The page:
Although i've been a fan of RH for a number of years, I've never read any books about them - until this one. I found it to be a really excellent read and a very original concept. Working on two parallel themes - firstly, how the band emerged and by the time of their third album produced one of the finest records of all time [OKC regularly comes top in 'best album of all time' lists, although probably more often in Europe than in the USA}, taking in the band's influences [music, literature, films, politics etc]their uniqe brand of ambition, and the various input from the individual members. The seond theme regards the state of the music industry and the world at the time of release - 1997 - and the author makes a superb argument about OKC being the last, complete, classic 'album' - after this most decent records were simply a collection of tracks - often produced with the downloader, playlist or cherry picker in mind. Radiohead of course took a while to fully embrace this technology, but by 2007's 'In Rainbows' had emerged as the most savvy players on the planet in this regard.
Quite simply a fascinating read, that goes way beyond the often pedestrian and limited appeal of the average rock biog. My only reservation is that certain indiviadual arguments are skipped over a bit too quickly, without fully expanding on the theory - although this does open the debate for the comments of others - i wonder if a site exists where readers can add theior own arguments - this one could run and run......
Recommended.
4 of 4 people found the following review helpful
HASH(0x90042c60) out of 5 stars Awesome read 29 Sept. 2008
By B. Kutzler - Published on Amazon.com
Format: Paperback
From what I've heard, many biographies of Radiohead are a bit pointless, regardless of quality, because Radiohead's career is still far from over, so these books are by no means getting the full story. This book is different in that it focuses on a period of Radiohead's career, specifically the background of, creation of, content of, and aftermath of their 1997 classic "OK Computer". Although this book covers info as recent as "Hail to the Thief" in a chapter at the end about Radiohead's post-"OK Computer" career, "OK Computer" is the story here. And what an excellent job it does. There's a chapter detailing each song, the recording of the whole album, the sequencing of the album as a whole, the album artwork, the album's reception... The whole thing is extremely comprehensive and well-sourced. Highly recommended for fans.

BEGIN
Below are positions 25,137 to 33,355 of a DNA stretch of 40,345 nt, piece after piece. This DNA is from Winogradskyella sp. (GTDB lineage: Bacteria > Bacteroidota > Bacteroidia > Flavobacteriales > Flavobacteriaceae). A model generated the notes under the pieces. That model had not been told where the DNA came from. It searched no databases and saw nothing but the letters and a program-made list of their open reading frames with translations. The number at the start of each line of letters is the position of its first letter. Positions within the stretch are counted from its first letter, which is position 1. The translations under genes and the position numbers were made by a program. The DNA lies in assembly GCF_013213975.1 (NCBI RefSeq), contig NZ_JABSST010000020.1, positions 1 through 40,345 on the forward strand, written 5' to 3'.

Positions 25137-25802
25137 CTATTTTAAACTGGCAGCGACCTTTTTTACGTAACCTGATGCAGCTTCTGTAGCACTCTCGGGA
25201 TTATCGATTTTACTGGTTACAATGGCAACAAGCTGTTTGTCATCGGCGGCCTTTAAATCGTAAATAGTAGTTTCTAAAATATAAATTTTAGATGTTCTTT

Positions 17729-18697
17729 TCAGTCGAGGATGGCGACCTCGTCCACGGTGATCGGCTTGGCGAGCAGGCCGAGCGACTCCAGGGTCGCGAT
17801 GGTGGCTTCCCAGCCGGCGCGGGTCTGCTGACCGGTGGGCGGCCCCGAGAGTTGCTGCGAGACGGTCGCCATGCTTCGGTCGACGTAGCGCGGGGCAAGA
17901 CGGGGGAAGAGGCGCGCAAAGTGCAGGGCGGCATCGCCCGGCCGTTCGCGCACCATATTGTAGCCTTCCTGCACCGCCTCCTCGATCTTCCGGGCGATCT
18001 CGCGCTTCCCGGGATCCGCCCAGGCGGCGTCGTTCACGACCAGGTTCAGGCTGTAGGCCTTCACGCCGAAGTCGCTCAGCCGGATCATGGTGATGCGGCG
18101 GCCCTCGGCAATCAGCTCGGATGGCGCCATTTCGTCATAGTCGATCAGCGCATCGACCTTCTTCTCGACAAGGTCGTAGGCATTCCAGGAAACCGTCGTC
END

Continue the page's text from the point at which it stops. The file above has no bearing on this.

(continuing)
2 of 4 people found the following review helpful
HASH(0x90044558) out of 5 stars Entertaining, but no revelations present. 25 Feb. 2010
By ROSEMARIE GORZE - Published on Amazon.com
Format: Paperback Verified Purchase
In brief, the book is well written, but falls victim to the same problems that almost all media of this type fall to. The author speculates the majority of what he writes (and he is, to his credit, up front regarding this at the start of the book) because without direct artist reference via artist commentary, that is all he can do. The book attempts to tie in political, sociological and historical data from the time into the creation of the album, often making connections that, while fairly well thought out, are purely speculation and nothing more. Most artists, Radiohead included, obfuscate thier influences as much as possible. They want you to look in one direction, but the truth lies in another. This is common, as no one wants to look like a clone (btw -- I'm not in any way knocking Radiohead -- I truly think they create some of the most interesting music Ive heard in the last 30 years). This book also to some extent, over intellectualizes the music, but again, this is common dealing with Radiohead. In that way they are comparable to John Lennon, who while certainly a very intelligent man, often had things he wrote and said over-analyzed to such an extent that much more was made of them than he originally intended. Radiohead don't play this up as much as Lennon did, but it's there, no doubt. At the end of the day, it's an interesting read, but not to be taken too seriously.